It is a known fact that physical exercise positively affects our health. However, how should we exercise to get the best effects? The experts recommend the rule of: 3 x 30 x 130 and stress that the most important thing in physical activity is to be regular.

“If someone decides to be active, he or she should regularly exercise," argues Dr. Andrzej Bugajski, president of the Polish Society of Sports Medicine.

3 x 30 x 130

Dr. Bugajski recalls the old but still relevant rule of exercising: 3 x 30 x 130, i.e. 3 times per week, at least 30 minutes at a time, with heartbeat around 130 per minute.

The expert stresses that this system is adequate for adults. Children should exercise more, 4-5 times per week. Older people can divide the 30 minutes into two 15-minute or three 10-minute sessions.

He notes that the effects of training cannot be seen earlier than after approximately three weeks of regular exercising.

He also recommends to alter the types of effort to simultaneously work on speed, endurance, and strength.

What’s with the heartbeat?

How do we control the impact of physical effort on the human organism? The best measure is the heartbeat. There are numerous heartbeat monitors available in stores.

“It should be checked during rest periods, physical effort, and restitution, i.e. immediately post-effort," states Dr. Bugajski.

He stresses that in order to start any form of physical activity, one should have a proper resting heartbeat, which should fit between 60-80 beats per minute.

What is the maximum exercising heartbeat? The accepted rule is 220 minus the age.

“In the case of younger people, the heartbeat can reach as high as 200, but in the case of 60-year-olds, it should not exceed 60-70 percent of the value of 160 per minute. We should not exceed these levels," cautions the expert.

He stresses that heartbeat monitoring is necessary to control the impact of the effort on the circulatory and respiratory systems.

“Anyone with heart or lung problems should visit a physician (preferably a sports physician) as soon as possible. The physician will establish if the person can undertake physical effort," advises Dr. Bugajski.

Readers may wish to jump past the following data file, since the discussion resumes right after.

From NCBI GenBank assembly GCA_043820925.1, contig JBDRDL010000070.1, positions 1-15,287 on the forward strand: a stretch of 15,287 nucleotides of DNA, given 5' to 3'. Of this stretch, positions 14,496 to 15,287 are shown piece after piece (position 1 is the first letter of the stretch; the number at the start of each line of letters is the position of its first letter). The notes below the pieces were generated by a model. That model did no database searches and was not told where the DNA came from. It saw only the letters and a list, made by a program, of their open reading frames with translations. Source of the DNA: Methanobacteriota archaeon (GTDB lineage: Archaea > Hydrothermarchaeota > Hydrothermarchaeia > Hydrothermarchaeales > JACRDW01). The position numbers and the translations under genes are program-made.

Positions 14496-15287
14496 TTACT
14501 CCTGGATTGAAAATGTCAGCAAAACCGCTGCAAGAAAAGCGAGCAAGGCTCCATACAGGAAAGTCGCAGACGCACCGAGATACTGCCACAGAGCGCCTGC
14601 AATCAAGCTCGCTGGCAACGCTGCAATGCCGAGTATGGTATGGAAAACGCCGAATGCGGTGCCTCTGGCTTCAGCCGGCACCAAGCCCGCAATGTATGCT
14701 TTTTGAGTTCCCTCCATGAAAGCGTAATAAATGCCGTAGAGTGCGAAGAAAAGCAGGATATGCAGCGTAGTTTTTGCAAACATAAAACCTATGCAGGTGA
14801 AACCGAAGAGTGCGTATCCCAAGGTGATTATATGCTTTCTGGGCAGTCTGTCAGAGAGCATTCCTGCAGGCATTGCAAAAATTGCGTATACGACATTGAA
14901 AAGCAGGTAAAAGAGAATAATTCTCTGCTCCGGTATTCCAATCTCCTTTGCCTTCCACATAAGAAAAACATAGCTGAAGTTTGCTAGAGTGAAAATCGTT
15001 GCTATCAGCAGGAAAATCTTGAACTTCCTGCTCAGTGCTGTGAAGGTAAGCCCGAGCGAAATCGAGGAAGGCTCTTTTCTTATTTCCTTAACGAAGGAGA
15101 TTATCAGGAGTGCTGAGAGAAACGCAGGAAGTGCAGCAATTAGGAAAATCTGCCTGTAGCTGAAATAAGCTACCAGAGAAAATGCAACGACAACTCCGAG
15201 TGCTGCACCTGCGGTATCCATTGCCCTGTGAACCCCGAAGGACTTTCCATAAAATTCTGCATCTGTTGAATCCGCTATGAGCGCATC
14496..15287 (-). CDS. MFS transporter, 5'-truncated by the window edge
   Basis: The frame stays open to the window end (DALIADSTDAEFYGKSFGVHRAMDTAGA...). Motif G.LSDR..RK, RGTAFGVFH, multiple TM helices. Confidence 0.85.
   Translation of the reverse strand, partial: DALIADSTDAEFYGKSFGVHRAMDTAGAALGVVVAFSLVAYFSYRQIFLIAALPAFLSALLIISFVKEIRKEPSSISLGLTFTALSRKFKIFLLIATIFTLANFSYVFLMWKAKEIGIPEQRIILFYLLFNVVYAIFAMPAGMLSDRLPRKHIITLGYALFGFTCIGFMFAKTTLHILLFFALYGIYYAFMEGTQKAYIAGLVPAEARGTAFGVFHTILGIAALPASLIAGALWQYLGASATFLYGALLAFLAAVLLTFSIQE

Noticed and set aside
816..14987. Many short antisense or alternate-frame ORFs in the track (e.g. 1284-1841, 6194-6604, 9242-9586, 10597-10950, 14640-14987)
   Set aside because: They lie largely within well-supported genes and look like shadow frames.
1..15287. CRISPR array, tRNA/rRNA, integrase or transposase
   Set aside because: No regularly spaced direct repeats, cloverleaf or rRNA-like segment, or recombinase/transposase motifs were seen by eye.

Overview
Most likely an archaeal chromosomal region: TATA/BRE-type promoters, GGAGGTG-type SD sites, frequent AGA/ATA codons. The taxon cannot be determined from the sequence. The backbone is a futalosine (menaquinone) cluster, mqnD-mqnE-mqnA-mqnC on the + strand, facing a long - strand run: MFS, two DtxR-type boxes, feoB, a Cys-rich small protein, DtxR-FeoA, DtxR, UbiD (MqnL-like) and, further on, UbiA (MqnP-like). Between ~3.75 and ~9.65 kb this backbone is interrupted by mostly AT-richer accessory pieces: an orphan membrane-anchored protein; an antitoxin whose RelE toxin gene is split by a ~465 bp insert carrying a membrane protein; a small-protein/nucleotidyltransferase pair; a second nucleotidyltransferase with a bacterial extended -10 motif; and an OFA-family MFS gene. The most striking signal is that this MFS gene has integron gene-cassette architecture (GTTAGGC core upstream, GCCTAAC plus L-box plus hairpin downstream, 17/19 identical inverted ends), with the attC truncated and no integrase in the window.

Physical activity – prevention and cure

Dr. Bugajski stresses that there are generally no diseases which preclude from engaging in adequately-chosen forms of physical activeness. Organisms of people who exercise produce more endorphins, also called joy hormones, which allow for a more optimistic outlook on life.

The expert reminds that physical activity is used not only as a measure of prevention, but also as a form of treatment or additional therapy, e.g. for diseases of the metabolism. It is increasingly recommended for diabetes, as it reduces the doses of insulin, since controlled physical activity can reduce the blood sugar level.

It is also known that not all forms of physical activity are recommended for everyone. It is hard to recommend exercise that puts a strain on the lower limbs to people with degenerative diseases of knee or hip joints. But in such cases, running can be replaced with cycling, downhill or cross-country skiing, or water activities.

“I try to adapt the forms of physical activity to the needs and abilities of the individual. First, I ask the question of intolerance, because you should not encourage someone to do something in which he or she is not interested. Physical effort should also provide mental relaxation," says Dr. Bugajski.

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